There is no health without a healthy gut. The gut performs three functions crucial to your health:
- it breaks food down to nutrients,
- facilitates the absorption of nutrients into the blood through intestinal walls, and
- prevents foreign and toxic molecules from entering the bloodstream.
Add to it that healthy intestine has a major role in detoxification by neutralizing or breaking down toxins ingested with food (by good intestinal bugs, so-called probiotics, as well as in the intestinal cell’s) and it becomes clear that any gut malfunction will adversely affect health.
You can have the best quality food, low exposure to toxins and most positive attitude – if your digestion, nutrient absorption, and gut-detoxification are not functioning properly, your health will deteriorate.
“All Disease Begins in the Gut.” ~Hippocrates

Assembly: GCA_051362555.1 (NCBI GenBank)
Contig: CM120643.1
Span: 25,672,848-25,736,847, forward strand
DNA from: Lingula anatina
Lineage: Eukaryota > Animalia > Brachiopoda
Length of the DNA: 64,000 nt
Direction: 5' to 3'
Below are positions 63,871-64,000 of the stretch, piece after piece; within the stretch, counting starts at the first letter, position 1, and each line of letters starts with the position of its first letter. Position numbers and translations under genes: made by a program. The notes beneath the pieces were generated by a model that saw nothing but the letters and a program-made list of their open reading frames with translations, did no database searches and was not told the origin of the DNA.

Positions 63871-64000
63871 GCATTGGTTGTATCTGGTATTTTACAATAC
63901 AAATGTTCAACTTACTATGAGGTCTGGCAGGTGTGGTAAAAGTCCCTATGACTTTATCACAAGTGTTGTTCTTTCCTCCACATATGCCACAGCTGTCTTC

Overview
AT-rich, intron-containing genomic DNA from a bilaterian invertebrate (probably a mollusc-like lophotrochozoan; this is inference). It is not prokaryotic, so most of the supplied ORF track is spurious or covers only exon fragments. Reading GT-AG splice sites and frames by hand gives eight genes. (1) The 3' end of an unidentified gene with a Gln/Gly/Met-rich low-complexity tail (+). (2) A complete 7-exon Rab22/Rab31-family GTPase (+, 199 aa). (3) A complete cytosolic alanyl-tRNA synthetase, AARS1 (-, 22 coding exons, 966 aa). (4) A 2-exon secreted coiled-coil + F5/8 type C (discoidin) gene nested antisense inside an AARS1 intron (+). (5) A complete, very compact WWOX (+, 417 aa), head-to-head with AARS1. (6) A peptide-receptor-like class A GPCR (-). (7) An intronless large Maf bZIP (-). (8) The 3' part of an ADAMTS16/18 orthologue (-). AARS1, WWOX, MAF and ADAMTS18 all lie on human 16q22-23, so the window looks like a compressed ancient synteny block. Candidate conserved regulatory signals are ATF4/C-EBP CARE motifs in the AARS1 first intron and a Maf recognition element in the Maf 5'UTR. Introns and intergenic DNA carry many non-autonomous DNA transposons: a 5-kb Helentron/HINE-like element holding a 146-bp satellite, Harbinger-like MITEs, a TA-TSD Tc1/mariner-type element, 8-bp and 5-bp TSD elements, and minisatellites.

You are what you eat. Actually, you are what you absorb and assimilate. Over two-thirds of neurotransmitters are made in the gut. The gut is considered the second brain since the majority of serotonin (90-95 percent) is made in the gut, not the brain.
If your gut is inflamed or not functioning optimally, production of serotonin will be impaired and the end result can be depression. Bear in mind that an inflamed gut = an inflamed brain = increased risk of depression and dementia.
Poor gut health can be the root cause of most of your current health problems, like type 2 diabetes, weight gain (or struggle to lose weight), insulin resistance, obesity, poor digestion, food cravings, poor immune system, IBS (Irritable bowel syndrome), Candida, bloatedness, constipation, diarrhea, fatigue, etc.
As your immune system revolves around the gut, poor gut health can manifest in different ailments with horrendous symptoms.
Poor Gut health can have symptoms like:
- Diffuse or localized abdominal pain (contractions, spasms, heartburn etc.)
- Bloating & gas
- Changes in digestive transit, such as bouts of constipation or diarrhea, and sometimes both alternately.